Mountain Burger’s dedication to sustainability is at the forefront of what we do, and our commitment to net zero emissions in 2025 is how we’re working to accelerate the transition to sustainable dining and living. We started this blog to document our sustainability journey as we learn and navigate our way to our goal, and hope you learn along with us. Our first Sustainable Dining blog post was about Mountain Burger’s participation in the Pacific Power Blue Sky program.
What is the Blue Sky Program?
The Blue Sky program is a way for homeowners and businesses to buy Renewable Energy Credits (RECs) which allows them to claim renewable energy. RECs are rights to renewable energy and represent one megawatt-hour (MWh) of electricity produced by a renewable source and delivered by the grid. This keeps track of the produced renewable energy that enters the grid so the renewable energy is only purchased and accounted for once and cannot be claimed by multiple people.
Mountain Burger became a certified Luminary Blue Sky Business Partner in August which means that we purchased enough renewable energy to match 100% of what we were using. That means we could claim to operate on 100% renewable energy. However, in January we realized that the Blue Sky charges were no longer showing up on our bills.
Why did we stop receiving Blue Sky charges?
Mountain Burger’s rate schedule was initially Schedule 23 as a Small Nonresidential Consumer. Our rate schedule is based on our peak energy demand which is the greatest demand for electricity in kilowatts (kW) in a 15-minute period. This was based on the past year’s worth of data and for Mountain Burger’s location, that meant it was not based on our operations as we were not open then. After four months of having our peak demand above 30 kW, we were moved from Schedule 23 to Schedule 28 which is for Large Nonresidential Consumers. This change in rate schedule means that our Blue Sky plan was no longer an option for us.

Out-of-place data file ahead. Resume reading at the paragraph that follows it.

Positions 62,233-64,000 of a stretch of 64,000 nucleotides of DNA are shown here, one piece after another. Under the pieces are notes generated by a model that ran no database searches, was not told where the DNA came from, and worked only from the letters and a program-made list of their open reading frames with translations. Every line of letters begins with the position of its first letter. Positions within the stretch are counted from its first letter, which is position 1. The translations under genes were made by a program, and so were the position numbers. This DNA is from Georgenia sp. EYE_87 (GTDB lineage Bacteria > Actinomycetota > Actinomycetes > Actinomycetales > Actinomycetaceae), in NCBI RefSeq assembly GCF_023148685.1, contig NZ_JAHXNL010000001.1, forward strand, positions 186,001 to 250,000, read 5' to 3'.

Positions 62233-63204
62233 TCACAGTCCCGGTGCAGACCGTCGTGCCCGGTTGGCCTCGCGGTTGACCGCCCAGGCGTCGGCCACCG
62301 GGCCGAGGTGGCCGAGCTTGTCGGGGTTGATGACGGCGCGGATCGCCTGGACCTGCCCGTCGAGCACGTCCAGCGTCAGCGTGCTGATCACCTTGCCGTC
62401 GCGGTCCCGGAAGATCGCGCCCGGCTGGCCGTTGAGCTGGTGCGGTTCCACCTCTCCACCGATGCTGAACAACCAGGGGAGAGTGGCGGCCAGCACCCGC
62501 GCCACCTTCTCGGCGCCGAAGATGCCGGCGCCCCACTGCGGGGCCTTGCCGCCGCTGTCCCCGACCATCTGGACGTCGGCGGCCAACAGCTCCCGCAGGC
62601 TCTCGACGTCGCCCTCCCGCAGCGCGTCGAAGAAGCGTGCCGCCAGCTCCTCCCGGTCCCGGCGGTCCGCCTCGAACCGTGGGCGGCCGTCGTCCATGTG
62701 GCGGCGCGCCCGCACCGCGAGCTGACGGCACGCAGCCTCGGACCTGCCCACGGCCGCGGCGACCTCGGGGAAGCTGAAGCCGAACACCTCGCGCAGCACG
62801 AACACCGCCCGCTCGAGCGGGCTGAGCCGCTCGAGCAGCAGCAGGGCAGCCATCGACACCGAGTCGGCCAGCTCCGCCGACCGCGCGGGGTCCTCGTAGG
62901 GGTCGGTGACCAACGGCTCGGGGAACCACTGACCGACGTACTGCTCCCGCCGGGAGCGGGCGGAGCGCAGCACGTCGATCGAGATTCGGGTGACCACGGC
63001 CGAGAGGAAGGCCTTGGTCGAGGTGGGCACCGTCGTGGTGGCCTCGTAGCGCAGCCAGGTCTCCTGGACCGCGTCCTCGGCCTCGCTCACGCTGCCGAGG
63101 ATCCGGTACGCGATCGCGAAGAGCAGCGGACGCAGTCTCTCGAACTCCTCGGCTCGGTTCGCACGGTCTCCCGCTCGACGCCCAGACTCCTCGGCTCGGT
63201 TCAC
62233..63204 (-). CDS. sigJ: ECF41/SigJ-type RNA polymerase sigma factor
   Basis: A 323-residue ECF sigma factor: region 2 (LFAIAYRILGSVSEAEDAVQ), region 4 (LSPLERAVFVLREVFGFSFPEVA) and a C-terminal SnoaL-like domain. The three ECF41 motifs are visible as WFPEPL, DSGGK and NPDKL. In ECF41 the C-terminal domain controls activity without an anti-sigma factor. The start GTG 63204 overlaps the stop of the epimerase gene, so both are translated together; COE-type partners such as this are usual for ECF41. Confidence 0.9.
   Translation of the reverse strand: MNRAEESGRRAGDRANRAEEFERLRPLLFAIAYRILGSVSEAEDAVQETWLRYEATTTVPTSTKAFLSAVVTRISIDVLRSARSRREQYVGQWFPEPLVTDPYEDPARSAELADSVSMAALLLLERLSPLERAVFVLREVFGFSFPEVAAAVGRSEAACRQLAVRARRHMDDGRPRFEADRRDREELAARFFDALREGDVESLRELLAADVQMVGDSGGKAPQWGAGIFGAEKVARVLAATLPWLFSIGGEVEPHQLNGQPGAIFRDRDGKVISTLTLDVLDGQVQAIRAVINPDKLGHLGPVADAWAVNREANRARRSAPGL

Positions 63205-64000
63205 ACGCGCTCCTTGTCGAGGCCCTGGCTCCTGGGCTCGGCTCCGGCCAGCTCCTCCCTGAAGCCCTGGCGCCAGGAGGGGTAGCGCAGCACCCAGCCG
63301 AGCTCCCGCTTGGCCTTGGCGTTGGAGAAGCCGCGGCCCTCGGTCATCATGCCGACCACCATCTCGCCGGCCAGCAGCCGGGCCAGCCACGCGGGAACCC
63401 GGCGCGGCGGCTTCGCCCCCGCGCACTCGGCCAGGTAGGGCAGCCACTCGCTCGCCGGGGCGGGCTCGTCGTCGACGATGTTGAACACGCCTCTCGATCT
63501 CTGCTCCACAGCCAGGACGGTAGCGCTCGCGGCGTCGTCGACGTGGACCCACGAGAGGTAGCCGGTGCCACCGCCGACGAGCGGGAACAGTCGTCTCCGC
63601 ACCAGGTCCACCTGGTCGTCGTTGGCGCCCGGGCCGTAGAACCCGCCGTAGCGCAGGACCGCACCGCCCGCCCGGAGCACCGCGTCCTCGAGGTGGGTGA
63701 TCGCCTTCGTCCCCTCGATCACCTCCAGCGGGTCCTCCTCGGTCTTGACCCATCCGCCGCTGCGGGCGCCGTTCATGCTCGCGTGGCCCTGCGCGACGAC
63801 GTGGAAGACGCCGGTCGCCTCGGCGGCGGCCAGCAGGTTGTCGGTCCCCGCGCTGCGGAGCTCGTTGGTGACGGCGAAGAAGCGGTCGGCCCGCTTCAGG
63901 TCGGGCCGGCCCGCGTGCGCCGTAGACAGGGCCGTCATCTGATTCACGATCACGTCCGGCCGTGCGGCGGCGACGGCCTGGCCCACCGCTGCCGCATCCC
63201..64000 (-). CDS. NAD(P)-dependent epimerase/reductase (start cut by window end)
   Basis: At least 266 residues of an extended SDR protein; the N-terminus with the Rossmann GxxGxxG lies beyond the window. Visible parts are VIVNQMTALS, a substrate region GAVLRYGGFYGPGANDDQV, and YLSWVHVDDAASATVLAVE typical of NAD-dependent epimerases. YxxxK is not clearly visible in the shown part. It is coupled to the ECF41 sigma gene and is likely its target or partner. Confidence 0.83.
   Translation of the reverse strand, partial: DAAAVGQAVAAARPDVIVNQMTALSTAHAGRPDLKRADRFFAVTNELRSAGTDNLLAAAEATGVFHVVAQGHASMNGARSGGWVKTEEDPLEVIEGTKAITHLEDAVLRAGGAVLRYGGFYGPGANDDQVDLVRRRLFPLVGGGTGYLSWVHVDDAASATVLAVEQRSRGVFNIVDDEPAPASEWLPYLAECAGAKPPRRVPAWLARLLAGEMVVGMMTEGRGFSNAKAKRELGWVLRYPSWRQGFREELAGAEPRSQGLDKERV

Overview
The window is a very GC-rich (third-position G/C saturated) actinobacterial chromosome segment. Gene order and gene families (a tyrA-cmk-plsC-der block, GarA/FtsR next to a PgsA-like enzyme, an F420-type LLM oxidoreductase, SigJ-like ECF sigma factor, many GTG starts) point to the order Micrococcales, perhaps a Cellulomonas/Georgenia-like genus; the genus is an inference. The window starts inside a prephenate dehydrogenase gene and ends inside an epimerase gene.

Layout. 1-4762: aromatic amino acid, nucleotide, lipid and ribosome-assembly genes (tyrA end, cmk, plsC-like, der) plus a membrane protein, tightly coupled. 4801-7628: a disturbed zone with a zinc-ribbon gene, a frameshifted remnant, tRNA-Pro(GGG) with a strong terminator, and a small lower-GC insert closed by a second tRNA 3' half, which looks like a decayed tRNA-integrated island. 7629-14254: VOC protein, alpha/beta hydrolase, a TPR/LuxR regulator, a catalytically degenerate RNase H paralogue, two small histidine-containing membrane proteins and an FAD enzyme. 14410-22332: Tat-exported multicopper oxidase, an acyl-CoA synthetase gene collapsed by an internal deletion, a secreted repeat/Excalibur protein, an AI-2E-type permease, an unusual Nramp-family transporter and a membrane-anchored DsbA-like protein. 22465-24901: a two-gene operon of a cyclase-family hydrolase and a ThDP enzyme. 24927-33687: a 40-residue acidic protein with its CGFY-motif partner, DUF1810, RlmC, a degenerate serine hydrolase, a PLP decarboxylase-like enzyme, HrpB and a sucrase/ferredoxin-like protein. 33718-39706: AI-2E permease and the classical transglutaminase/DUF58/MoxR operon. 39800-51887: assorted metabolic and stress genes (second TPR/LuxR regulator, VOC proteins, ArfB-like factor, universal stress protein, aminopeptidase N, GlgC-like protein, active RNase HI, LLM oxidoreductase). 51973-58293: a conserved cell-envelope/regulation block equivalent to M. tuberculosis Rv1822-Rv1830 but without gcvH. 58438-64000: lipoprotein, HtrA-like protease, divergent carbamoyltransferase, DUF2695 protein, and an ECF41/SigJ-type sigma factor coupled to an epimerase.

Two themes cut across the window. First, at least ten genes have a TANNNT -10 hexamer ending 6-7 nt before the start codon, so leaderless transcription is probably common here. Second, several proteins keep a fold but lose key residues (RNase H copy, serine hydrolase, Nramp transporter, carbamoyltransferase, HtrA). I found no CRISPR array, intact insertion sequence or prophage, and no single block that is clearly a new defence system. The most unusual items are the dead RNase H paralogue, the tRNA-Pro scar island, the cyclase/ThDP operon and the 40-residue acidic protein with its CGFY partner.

What renewable energy options do we have now?
The Blue Sky program has other options options for buying renewable energy so we now buy 47 blocks to cover half of our energy use as a Visionary Partner. Due to an increase in price between the previous option as a Schedule 23 customer and the current option as a Schedule 28 customer, we were limited to 50%. We looked for other options like community solar, but unfortunately, there are no projects available for customers on Schedule 28.
What is community solar?
Community solar allows customers to subscribe to solar projects and claims solar energy without having to implement onsite solar which may be cost-prohibitive. This is available for residential and commercial electricity customers so this may be an option of interest to you.
We analyzed our energy consumption and found that our peak demands for electricity are primarily between 6:30 and 7:30 PM on weekends. These are our busiest times at the restaurant so the energy demand spikes and exceeds the 30kW threshold. We’re researching ways that we can reduce our demands during those times and move down to Schedule 23 so we can become a Luminary partner again or subscribe to a community solar project.
Despite facing challenges in maintaining its Blue Sky certification due to changes in its rate schedule, Mountain Burger continues to explore alternative options for renewable energy. We are taking proactive steps to analyze and reduce energy consumption during peak hours, with the ultimate goal of achieving net zero emissions. By sharing our sustainability journey we hope to help others learn how to become more sustainable and help our customers dine sustainably.